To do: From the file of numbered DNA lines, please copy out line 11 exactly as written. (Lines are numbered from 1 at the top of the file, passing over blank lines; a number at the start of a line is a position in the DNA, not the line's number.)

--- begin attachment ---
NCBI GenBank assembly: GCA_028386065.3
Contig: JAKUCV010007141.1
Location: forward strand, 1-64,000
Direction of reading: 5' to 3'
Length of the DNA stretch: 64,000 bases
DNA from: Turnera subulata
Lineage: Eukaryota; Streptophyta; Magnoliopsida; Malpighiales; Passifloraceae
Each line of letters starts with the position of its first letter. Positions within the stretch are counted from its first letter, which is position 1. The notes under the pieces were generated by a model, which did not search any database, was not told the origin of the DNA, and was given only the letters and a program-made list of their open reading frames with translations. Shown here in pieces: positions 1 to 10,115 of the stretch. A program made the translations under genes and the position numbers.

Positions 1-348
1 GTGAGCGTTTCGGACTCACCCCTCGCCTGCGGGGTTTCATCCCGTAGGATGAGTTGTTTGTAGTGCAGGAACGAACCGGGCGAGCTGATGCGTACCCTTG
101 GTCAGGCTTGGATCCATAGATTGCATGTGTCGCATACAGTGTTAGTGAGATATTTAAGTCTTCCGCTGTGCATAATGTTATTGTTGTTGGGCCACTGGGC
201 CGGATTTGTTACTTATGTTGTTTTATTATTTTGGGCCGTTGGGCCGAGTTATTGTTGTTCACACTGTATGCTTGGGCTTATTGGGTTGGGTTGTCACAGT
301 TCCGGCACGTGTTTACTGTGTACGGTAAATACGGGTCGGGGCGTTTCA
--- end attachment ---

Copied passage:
101 GTCAGGCTTGGATCCATAGATTGCATGTGTCGCATACAGTGTTAGTGAGATATTTAAGTCTTCCGCTGTGCATAATGTTATTGTTGTTGGGCCACTGGGC